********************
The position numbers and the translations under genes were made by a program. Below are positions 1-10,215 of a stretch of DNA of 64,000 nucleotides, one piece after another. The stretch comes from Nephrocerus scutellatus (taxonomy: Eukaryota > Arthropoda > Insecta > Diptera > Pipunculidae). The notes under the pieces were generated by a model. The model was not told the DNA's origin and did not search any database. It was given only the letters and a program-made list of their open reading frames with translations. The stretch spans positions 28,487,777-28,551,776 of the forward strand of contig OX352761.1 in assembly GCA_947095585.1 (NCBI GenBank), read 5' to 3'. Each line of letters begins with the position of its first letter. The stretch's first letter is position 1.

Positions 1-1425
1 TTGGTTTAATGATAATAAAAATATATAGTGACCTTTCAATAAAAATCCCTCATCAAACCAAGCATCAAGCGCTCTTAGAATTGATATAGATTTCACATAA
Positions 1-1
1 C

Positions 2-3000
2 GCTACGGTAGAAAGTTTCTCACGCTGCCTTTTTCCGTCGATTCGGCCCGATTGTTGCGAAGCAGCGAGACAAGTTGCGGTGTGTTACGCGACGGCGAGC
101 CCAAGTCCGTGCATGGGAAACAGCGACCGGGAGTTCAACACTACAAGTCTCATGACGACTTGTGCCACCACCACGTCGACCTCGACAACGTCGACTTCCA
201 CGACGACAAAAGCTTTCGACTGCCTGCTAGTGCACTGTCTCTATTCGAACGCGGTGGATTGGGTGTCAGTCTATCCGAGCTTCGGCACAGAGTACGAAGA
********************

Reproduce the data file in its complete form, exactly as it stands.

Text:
The position numbers and the translations under genes were made by a program. Below are positions 1-10,215 of a stretch of DNA of 64,000 nucleotides, one piece after another. The stretch comes from Nephrocerus scutellatus (taxonomy: Eukaryota > Arthropoda > Insecta > Diptera > Pipunculidae). The notes under the pieces were generated by a model. The model was not told the DNA's origin and did not search any database. It was given only the letters and a program-made list of their open reading frames with translations. The stretch spans positions 28,487,777-28,551,776 of the forward strand of contig OX352761.1 in assembly GCA_947095585.1 (NCBI GenBank), read 5' to 3'. Each line of letters begins with the position of its first letter. The stretch's first letter is position 1.

Positions 1-1425
1 TTGGTTTAATGATAATAAAAATATATAGTGACCTTTCAATAAAAATCCCTCATCAAACCAAGCATCAAGCGCTCTTAGAATTGATATAGATTTCACATAA
Positions 1-1
1 C

Positions 2-3000
2 GCTACGGTAGAAAGTTTCTCACGCTGCCTTTTTCCGTCGATTCGGCCCGATTGTTGCGAAGCAGCGAGACAAGTTGCGGTGTGTTACGCGACGGCGAGC
101 CCAAGTCCGTGCATGGGAAACAGCGACCGGGAGTTCAACACTACAAGTCTCATGACGACTTGTGCCACCACCACGTCGACCTCGACAACGTCGACTTCCA
201 CGACGACAAAAGCTTTCGACTGCCTGCTAGTGCACTGTCTCTATTCGAACGCGGTGGATTGGGTGTCAGTCTATCCGAGCTTCGGCACAGAGTACGAAGA